Documentation & metadata
Data documentation, also known as metadata, helps you understand your data in detail, and also helps other researchers find, use, and properly cite your data.
Various metadata standards are available for particular file formats and disciplines. General guidelines are provided below. For more details, see materials from our workshop on file organization. For help in documenting your data, email firstname.lastname@example.org.
Important things to do while you collect or create your data
- Make a note of all file names and formats associated with the project, how the data is organized, how the data was generated (including any equipment or software used), and information about how the data has been altered or processed.
- Include an explanation of codes, abbreviations, or variables used in the data or in the file naming structure.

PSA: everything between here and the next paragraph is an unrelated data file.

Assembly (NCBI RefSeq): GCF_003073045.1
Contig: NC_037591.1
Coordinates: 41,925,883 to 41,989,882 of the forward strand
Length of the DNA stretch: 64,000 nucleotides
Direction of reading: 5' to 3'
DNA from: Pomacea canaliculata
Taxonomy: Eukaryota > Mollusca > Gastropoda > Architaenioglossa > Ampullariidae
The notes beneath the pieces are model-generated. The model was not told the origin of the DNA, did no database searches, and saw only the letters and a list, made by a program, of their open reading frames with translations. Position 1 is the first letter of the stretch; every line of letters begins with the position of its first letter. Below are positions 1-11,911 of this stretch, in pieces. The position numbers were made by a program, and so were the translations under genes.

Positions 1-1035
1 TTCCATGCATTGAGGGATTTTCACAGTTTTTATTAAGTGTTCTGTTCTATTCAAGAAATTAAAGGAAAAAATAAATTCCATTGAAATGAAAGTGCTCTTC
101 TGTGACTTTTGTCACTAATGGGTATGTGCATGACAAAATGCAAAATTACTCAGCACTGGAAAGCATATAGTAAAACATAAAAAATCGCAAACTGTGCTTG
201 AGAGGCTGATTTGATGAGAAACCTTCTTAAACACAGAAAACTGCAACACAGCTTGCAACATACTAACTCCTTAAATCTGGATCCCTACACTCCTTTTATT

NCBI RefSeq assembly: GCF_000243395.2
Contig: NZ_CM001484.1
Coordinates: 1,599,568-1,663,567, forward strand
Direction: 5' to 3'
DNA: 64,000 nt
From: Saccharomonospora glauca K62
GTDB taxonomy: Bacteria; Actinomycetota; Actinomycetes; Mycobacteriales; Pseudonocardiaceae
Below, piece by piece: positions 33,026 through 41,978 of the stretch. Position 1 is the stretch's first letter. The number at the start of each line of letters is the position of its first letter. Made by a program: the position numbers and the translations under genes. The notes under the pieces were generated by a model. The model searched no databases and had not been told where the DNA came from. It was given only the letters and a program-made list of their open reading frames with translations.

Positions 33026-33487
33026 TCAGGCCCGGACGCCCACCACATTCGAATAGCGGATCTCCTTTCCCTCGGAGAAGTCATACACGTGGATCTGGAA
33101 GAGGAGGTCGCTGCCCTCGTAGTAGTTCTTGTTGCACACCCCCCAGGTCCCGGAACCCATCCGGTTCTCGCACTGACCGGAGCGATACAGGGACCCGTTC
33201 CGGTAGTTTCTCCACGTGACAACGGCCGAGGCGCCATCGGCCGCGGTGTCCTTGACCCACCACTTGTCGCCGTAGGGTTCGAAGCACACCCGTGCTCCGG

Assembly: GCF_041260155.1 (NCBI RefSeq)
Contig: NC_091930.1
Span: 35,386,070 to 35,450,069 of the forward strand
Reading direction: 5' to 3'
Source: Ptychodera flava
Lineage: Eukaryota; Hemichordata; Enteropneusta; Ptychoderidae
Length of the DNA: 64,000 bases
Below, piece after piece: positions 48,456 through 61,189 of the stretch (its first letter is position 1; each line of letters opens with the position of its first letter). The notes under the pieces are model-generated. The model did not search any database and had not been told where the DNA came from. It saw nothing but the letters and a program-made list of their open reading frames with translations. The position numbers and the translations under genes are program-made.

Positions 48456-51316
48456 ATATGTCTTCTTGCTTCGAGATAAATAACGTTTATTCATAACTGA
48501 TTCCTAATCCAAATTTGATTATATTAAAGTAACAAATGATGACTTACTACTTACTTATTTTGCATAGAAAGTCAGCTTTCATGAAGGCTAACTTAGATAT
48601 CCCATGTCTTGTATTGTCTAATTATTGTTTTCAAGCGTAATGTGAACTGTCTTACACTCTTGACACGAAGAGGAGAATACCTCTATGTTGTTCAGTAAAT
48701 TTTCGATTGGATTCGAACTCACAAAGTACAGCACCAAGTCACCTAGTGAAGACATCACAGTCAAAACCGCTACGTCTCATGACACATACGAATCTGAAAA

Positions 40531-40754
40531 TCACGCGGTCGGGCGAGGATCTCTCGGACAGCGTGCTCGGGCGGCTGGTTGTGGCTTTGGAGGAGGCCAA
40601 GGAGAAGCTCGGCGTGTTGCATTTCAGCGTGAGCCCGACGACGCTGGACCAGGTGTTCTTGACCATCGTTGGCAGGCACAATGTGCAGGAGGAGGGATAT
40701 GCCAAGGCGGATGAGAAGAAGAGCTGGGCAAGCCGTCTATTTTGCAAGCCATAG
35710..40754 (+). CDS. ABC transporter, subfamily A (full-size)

- Keep notes about where you got the data so that you and others can find it.
Things to document about your data
Name of the dataset or research project that produced it
Names and addresses of the organization or people who created the data
Number used to identify the data, even if it is just an internal project reference number
Key dates associated with the data, including project start and end date, data modification data release date, and time period covered by the data
Keywords or phrases describing the subject or content of the data
Organizations or agencies who funded the research
Any known intellectual property rights held for the data
Language(s) of the intellectual content of the resource, when applicable
Where the data relates to a physical location, record information about its spatial coverage
How the data was generated, including equipment or software used, experimental protocol, other things you might include in a lab notebook
Need more help?
- Cornell’s Research Data Management Service Group has a Guide to writing “readme” style metadata
- Social Science Data Editor’s released A template README for social science replication packages